If Only the FDA Would Do Its Job!
August 4, 2008
WASHINGTON, Aug. 1 — Congress is kicking around the idea of funding ostensible truth squads to disseminate unbiased reports on prescription drugs in an effort to counter claims made by drug company representatives.
A bill, introduced in both congressional chambers yesterday, would set up a grant program to send healthcare professionals to physicians’ offices armed with independent data about the relative risks, benefits, and costs of the drugs.
The bill stipulates that the healthcare field representatives — most likely nurses or pharmacists — would be barred from receiving money from any drug company.
“This bill will provide an important alternative to the way doctors currently get their information about drugs — from the drug companies themselves,” said Herb Kohl (D-Wis.), the sponsor of the Senate bill. “By providing physicians with thorough, independent research on all the drugs available to them, we believe we can improve the quality of healthcare and reduce the cost of prescription drugs in America.”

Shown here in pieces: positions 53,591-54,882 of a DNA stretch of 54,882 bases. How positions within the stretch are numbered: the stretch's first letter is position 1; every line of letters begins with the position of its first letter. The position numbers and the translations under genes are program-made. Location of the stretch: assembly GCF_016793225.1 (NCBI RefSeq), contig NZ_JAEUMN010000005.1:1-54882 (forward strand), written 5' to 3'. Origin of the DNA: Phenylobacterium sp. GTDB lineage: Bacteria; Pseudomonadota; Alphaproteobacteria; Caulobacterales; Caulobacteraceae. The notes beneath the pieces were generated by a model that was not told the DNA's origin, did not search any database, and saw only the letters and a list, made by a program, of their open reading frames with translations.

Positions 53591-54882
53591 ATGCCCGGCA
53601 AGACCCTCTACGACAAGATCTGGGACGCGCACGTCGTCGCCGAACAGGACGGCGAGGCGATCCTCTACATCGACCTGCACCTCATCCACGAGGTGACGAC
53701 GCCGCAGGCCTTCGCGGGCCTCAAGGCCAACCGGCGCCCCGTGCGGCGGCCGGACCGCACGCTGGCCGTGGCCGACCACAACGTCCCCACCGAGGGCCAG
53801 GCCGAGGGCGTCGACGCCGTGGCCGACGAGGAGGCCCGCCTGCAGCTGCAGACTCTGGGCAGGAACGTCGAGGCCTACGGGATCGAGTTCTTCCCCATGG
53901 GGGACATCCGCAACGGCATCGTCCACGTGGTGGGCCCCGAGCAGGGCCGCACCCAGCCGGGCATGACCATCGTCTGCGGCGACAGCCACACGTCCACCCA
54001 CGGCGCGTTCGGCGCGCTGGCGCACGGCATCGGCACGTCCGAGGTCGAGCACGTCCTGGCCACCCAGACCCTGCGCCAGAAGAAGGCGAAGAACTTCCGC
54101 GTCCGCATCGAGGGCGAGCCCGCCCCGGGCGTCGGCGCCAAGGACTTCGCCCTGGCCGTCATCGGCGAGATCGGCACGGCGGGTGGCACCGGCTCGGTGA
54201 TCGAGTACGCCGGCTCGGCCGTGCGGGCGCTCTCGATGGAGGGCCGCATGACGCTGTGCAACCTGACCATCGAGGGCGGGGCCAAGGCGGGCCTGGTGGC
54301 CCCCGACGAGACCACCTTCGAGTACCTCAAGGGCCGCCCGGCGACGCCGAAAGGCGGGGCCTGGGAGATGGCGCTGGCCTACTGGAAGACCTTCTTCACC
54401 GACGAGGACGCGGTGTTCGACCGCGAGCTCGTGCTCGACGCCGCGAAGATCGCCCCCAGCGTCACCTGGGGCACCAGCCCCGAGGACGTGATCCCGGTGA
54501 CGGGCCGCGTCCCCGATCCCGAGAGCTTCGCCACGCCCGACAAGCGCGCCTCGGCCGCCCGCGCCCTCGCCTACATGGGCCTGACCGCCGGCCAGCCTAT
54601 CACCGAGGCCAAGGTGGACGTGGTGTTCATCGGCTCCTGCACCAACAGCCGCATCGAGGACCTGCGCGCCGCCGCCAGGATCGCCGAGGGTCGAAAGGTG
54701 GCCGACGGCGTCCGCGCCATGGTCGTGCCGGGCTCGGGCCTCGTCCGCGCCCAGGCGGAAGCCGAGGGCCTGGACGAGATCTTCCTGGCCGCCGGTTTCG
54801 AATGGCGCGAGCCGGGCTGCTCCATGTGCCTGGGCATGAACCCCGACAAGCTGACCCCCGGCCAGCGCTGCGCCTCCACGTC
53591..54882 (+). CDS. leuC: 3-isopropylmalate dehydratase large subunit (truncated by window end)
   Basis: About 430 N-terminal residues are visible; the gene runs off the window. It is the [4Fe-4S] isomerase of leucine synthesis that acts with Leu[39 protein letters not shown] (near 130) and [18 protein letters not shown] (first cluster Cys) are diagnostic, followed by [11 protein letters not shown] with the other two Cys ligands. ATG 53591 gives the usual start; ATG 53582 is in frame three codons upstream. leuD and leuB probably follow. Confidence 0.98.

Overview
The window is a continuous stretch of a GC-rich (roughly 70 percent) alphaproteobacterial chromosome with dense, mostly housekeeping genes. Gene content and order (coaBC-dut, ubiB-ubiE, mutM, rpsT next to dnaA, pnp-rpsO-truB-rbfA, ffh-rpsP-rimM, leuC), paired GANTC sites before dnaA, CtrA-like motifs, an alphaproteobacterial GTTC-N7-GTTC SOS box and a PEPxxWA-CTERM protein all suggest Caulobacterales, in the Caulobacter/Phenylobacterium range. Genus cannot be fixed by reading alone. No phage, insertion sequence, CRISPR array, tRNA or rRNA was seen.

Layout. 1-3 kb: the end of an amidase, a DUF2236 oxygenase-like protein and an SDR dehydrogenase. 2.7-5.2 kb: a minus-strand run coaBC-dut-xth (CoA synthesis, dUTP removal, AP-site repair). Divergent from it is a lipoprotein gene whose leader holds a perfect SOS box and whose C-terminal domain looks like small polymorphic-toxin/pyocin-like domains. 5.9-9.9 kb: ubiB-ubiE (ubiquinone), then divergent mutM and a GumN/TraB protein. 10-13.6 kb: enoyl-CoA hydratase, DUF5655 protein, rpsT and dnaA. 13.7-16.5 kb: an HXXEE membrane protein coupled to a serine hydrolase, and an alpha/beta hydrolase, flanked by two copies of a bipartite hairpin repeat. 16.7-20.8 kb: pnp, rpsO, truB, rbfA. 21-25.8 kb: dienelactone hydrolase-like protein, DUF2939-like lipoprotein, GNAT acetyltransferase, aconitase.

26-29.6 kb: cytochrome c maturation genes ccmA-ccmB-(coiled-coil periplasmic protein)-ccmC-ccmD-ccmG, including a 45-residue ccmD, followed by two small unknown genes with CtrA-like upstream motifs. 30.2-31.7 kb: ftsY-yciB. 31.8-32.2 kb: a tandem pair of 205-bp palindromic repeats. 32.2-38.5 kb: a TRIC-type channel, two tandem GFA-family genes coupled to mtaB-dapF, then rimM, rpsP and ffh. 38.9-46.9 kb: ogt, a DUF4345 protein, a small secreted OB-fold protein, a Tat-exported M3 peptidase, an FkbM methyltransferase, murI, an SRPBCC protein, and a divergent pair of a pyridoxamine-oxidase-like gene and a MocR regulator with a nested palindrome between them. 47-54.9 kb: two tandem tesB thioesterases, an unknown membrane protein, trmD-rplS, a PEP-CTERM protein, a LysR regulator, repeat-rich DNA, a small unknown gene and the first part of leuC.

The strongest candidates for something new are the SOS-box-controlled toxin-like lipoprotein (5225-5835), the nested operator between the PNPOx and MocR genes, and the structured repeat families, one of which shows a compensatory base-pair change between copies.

The bill would provide grants to academic medical centers, government entities, nonprofits, or research institutes to create educational materials on prescription and non-prescription drug information safety, effectiveness and costs, compared with other alternatives.
The bill would provide 10 grants for a public entity, a nonprofit, a private company, or an academic institution to develop a curriculum and to train those with appropriate clinical backgrounds to visit physicians’ offices to discuss medications.
“For far too long, most of the information physicians receive to make prescribing decisions has come from the drug companies’ marketing reps, not independent experts,” said Henry Waxman (D-Calif.), the sponsor of the House version of the bill. “This important legislation will go a long way toward giving doctors another, less biased perspective.”
The bill is backed by the Prescription Project and the National Coalition for Appropriate Prescribing, which are calling the move toward a more education-based approach to prescribing “academic detailing.”
“We need a program like this to counter the pharmaceutical industry’s marketing free-for-all,” said Robert Restuccia, executive director of the Prescription Project. “Academic detailing programs already exist in other countries and in several states, and they’ve been shown to improve care and generate savings.”
The bill contains no projected price tag.